5

You are not giving the constructor a discountCurve. The constructor is: ql.ForwardRateAgreement(valueDate, maturityDate, position, strikeForward, notional, iborIndex, discountCurve=ql.YieldTermStructureHandle()) So you should add a the spotCurveHandle as the last parameter: fra = ql.ForwardRateAgreement(ql.Date(7, 5, 2018), ql.Date(15,12,2020), ql.Position....


5

By definition, $$Fo(t,T)=E^T[S_T|F_t]$$ Note that expectation is taken under $T$-forward measure. Now, evaluating at $s<T$: $$E^T[Fo(t,T)|F_s] = E^T[E^T[S_T|F_t]|F_s] = E^T[S_T|F_s] = Fo(s,T)$$ (using the tower property of expectations). Hence Forwards rate is a martingale under the T-forward measure.


4

The answer by @Prabhnoor Duggal is correct. Here, I would like to further expand to make it more streamlined (see also Section 2.5 of the book Interest Rate Models - Theory and Practice). Let $Q$ and $Q^T$ be the risk-neutral and the $T$-forward respective probability measures. Then, for $0\le t \le T$, \begin{align*} \frac{dQ}{dQ^T}\big|_{[t, T]} = \frac{...


4

I want to propose a different answer here. I think mathematical expectation (under any measure) is not used in valuing an interest swap. Years ago I used to explain swaps to beginners by speaking in terms of expectation (perhaps because that is how I learned it myself, although I am not sure). "We see in this example that the market expects future Libor ...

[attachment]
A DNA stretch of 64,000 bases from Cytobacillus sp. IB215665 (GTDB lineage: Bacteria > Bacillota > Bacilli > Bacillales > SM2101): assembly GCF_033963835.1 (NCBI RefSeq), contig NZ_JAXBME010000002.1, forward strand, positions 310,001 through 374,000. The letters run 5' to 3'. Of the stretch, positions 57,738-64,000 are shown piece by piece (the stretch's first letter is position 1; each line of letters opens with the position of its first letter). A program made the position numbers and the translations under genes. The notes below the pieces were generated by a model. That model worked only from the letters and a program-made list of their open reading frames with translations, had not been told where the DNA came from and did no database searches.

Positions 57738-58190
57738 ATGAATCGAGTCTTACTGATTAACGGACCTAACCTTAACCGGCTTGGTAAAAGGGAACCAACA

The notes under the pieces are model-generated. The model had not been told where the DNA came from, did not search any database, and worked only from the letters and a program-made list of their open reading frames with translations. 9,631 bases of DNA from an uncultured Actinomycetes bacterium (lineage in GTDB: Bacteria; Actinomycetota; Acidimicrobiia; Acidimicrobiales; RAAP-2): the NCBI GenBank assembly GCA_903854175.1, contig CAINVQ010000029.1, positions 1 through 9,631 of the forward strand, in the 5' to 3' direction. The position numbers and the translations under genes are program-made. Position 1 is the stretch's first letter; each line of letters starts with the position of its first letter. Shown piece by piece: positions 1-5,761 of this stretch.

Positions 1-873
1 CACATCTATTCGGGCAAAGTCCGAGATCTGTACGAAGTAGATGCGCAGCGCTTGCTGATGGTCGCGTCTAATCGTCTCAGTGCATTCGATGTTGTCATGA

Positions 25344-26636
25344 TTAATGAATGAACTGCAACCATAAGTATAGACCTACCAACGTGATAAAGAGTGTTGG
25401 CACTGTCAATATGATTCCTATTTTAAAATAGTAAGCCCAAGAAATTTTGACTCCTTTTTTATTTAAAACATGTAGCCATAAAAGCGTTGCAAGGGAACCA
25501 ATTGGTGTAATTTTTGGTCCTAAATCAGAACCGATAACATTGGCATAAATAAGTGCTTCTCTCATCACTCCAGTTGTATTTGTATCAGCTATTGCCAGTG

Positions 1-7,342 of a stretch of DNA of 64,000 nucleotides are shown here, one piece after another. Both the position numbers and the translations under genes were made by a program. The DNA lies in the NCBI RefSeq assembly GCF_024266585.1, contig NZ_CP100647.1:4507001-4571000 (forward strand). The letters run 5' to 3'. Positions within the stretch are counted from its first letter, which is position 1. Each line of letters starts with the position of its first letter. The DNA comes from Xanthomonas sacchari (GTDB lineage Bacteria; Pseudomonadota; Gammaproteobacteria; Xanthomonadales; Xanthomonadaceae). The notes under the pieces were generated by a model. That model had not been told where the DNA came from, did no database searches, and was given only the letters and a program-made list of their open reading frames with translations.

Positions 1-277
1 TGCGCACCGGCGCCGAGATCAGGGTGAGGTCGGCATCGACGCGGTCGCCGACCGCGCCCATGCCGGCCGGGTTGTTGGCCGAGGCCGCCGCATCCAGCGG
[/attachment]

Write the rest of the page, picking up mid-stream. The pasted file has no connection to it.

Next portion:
3

Daycount conventions are rather a technical topic that does not test anyone’s ‘finance IQ’. Moreover, the readers of the site aren’t here to be tested, we are here to help those that wish to learn (site moderator can more clearly opine). To answer your question, Act/360 is a daycount convention whereby the actual amount of interest paid equals the interest ...


3

Each payment is valued in its own forward measure. As price is discounted expectation of all cashflows (in the risk neutral measure), you can write it as sum of expectations of each cashflow. Then each cashflow is valued independently of the other at its respective forward measure, under which the payment float rate is a martingale. Thus, each cashflow can ...


2

For IRS schedules there are the following different sets of dates: Payment dates: the dates on which cashflows are exchanged. Accrual dates: these dates define how much interest is accrued (given a specific rate either fixed or floating) Reset/Fixing dates: this is the date a floating rate publication is actually calculated and made public, i.e. displayed ...


2

The first method is how you actually calculate the forward price of a specific bond. You need to use the repo rate for that bond as the financing rate inside the calculation. The second method is a quick way of estimating bond forward yields, but it is not something you can execute in practice. For example, if you try to lock in the yield , 5yrs from today,...